Driving Enterprise RPA with a maturity model

Driving enterprise RPA with a maturity model

A maturity model framework is critical for enterprises looking to deploy automation across business functions—it functions like a GPS, providing a roadmap for success. With differing perspectives and definitions on automation, a framework like this becomes all the more important.

There isn’t a magic tool to solve Enterprise Automation. RPA tools address desktop, screen, and UI-driven automations, BPM tools provide long-running workflow automations, integration tools solve system to system automations, APIs address app centric automations, while Bots address interaction-driven automations.

Instead, think of Enterprise Automation as a spectrum that spans six levels of increasing value and complexity.

The six levels of the enterprise automation maturity model

Level 1: Automating Tasks

The first level of maturity focuses on automating manual tasks to increase productivity. These can be tasks as simple as copying data between two screens or automating the clicks to create a copy of files that are primarily driven by screen or UI-based automations and document parsing automations. At this level, the focus is mainly on emulating human tasks in order to increase productivity. Piecemeal RPA and OCR processing tools are best suited for this level of automation and easily create business unit impact.

Level 2: Automating Business Functions

The next level of maturity focuses on automations around different business functions. For example, HR’s talent acquisition processes involve candidate screening, interviewing, selection, and offering—processes which could span multiple systems. Automating business functions in these cases primarily revolves around data movement and integration of systems. A data integration or iPaaS middleware would be more efficient in driving automations at this level instead of a screen/click-driven RPA, which tends to be clunky given the nature of intersystem integrations that are required.

Level 3: Automating Apps

This level of automation focuses on automating app-based scenarios. Enterprise app ecosystems have been growing with Cloud adoption and are not showing any signs of slowing down. On average, enterprises use about 25-30 cloud apps, with each cloud app performing a certain amount of business functionality through APIs that provide ease of integration and modularity. In addition, these businesses also use on-premise apps with microservice architectures, which increases the need for automations around them. For example, with Salesforce being used as a CRM application to handle processes like customer data loading and lead management, automations should center around apps that act like systems of records or data hubs for greater impact. iPaaS and API are good tools for enterprises at this level of maturity.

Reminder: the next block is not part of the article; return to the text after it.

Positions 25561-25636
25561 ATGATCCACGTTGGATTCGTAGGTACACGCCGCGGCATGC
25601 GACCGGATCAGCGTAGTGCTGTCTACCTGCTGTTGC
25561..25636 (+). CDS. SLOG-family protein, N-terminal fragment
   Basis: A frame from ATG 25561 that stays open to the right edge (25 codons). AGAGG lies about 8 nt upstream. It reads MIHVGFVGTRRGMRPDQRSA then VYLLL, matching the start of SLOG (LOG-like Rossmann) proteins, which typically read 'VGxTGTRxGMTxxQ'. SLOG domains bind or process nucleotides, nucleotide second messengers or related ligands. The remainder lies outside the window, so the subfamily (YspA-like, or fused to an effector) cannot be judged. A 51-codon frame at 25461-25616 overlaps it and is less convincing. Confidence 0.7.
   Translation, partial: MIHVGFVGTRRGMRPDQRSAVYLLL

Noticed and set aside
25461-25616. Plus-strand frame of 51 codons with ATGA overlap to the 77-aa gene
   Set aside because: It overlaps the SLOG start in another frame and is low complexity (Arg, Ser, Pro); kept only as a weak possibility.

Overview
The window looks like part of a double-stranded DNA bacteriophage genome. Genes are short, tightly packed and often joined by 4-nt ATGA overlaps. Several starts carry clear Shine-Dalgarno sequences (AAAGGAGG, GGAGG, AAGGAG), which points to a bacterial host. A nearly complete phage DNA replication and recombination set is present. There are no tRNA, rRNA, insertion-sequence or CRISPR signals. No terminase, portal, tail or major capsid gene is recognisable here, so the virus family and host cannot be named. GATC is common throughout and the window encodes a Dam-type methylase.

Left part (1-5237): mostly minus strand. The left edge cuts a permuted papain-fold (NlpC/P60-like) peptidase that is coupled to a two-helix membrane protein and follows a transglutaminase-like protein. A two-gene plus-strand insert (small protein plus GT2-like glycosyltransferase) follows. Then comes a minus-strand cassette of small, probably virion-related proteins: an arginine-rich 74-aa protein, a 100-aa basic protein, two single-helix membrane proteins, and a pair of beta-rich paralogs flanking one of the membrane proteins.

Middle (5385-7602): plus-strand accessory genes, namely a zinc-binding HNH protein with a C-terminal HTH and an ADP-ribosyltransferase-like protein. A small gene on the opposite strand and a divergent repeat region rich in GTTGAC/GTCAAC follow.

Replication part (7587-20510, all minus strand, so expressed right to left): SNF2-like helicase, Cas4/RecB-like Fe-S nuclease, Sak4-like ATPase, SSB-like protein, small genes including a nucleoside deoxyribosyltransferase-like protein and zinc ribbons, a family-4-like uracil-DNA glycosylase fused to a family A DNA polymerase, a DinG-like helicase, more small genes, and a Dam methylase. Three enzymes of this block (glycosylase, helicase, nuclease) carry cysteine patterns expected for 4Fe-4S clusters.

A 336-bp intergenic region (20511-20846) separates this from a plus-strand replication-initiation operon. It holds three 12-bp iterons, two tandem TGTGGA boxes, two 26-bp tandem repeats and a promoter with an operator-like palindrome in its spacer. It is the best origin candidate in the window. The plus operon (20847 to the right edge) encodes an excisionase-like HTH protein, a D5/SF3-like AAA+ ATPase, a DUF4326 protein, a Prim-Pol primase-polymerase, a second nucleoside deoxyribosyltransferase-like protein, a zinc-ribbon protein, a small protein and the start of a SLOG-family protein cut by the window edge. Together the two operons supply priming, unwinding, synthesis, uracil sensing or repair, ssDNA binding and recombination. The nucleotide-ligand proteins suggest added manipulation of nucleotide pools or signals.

Related: The pros and cons of adopting an iPaaS

Level 4: Automating Business Processes

This level is about automating end-to-end business processes that span multiple business functions, units, teams, systems, and apps. These involve both straight-through processing type automations and human-augmented workflow automations. Human-augmented workflows are more common as end-to-end business processes involve management approvals, employee requests, or reports.

Note that automations at this level must address change management as these processes may evolve. As policies change, the ability to quickly adapt and redefine the workflow is critical. These automations are powered typically by BPM software and workflow systems. Typical examples are procure-to-pay automations, hire-to-retire automations, invoice processing automations, and accounts payable automations.

Level 5: Automating Business Decisions

Here, the focus shifts to gaining the ability to drive business decisions based on pre-defined or deduced criteria. As enterprises adopt AI/ML driven systems of intelligence, training them and interfacing with them to drive business decisions is very much possible, but the extent of human intervention varies.

Automations at this level of maturity focus on running the business by exceptions. When an exception occurs, the resulting business decisions to be made are pre-determined by rule-based automations or data-driven automations. Examples include threshold-driven inventory ordering, fraud detection and notification, and customer offers augmented with behavior intelligence.

Level 6: Cognitive Automation

The highest level of maturity in Enterprise Automation is driven by the core concept of Autonomous Business. It focuses on self-learnt decisions and prescriptive decisions. A good example is robo traders that perform and adapt to HFT scenarios, although this only takes place at an application level now, rather than cognitively, across the enterprise. Still, just imagine all business functions performing like robo traders—while still aspirational at this juncture, this is what some enterprises are currently working towards.

You can learn more about our maturity model and explore additional frameworks and concepts by downloading our whitepaper.